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Lee v. Belleque

United States District Court, Ninth Circuit

December 23, 2013

DARRYEL LEE, Petitioner,
v.
BRIAN BELLEQUE, Respondent.

C. Renee Manes, Assistant Federal Public Defender, Kristina Hellman, Assistant Federal Public Defender, Portland, Oregon, Attorney for Petitioner.

Ellen F. Rosenblum, Attorney General, Kristen E. Boyd, Assistant Attorney General Department of Justice, Salem, Oregon, Attorneys for Respondent.

OPINION AND ORDER

MICHAEL H. SIMON, District Judge.

Petitioner brings this habeas corpus case pursuant to 28 U.S.C. ยง 2254 challenging the legality of his 2003 state-court robbery convictions. For the reasons that follow, the Petition for Writ of Habeas Corpus (#2) is denied.

BACKGROUND

In the fall of 2011, there were a series of tavern robberies in the Portland area which culminated in petitioner's arrest. Petitioner was indicted and tried on three of those robberies. He proceeded to a jury trial where one of the eyewitnesses, Virginia Raison, identified him as a participant in the robbery of the Cheers Northwest Tavern. She testified that when she was initially shown a photographic "throw-down" by the investigating detective, she first identified another individual and was 40-45% sure of that choice. Trial Transcript, pp. 885-86, 891. She then picked out petitioner and believed she was 80-85% sure in her identification of him as the suspect. Id. She claimed she had a "mental snapshot" of petitioner that was based on the fact that she had been "pretty focused on his eyes" which were light brown. Id at 888, 896. When defense counsel asked Ms. Raison to approach petitioner and tell the jury what color his eyes were, she was surprised to discover that they were "very blue." Id at 896-97.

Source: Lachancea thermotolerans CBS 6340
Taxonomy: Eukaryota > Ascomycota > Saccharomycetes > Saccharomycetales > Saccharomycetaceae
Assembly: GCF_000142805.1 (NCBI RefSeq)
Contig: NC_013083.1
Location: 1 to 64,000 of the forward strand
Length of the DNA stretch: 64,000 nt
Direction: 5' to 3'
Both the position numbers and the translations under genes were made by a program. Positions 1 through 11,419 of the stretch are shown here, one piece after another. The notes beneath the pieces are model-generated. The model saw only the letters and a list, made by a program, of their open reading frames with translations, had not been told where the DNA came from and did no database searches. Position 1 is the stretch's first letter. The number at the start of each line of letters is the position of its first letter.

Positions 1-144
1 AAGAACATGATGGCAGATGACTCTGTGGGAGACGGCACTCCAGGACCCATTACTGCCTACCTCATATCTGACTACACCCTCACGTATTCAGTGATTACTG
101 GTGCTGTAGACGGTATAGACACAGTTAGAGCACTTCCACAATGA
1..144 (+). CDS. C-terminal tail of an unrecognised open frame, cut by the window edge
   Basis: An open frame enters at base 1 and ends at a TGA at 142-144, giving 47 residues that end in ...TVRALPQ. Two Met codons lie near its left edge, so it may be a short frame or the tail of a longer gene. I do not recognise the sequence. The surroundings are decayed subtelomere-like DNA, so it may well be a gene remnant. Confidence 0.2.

On May 21, 2003, the jury found petitioner not guilty of two of the robberies, but convicted him of three counts of Robbery in the First Degree with a Firearm and three counts of Robbery in the Second Degree as to the Cheers robbery. As a result, the trial court sentenced petitioner to consecutive sentences totaling 225 months in prison. Respondent's Exhibit 101.

Petitioner took a direct appeal where his appointed attorney could not find any non-frivolous issues to present on his behalf and therefore filed a Balfour brief.[1] Petitioner took the opportunity to file a pro se Section B of the Balfour Brief wherein he raised several claims.

Two months after filing his Balfour brief (but before the Oregon Court of Appeals ruled on his appeal), petitioner claims he learned of jury misconduct in his case. His sister, Doris Lee, and her friend, April Murphy, were present at his sentencing and encountered a juror from his trial. The juror purportedly informed them that the jury had conducted an experiment to determine whether Ms. Raison could have confused petitioner's blue eyes for brown in the dim lighting of Cheers. The jurors dimmed the lights to simulate dim tavern lighting, picked out a juror who had blue eyes, and had him stand at a distance.[2] Respondent's Exhibits 115 & 116.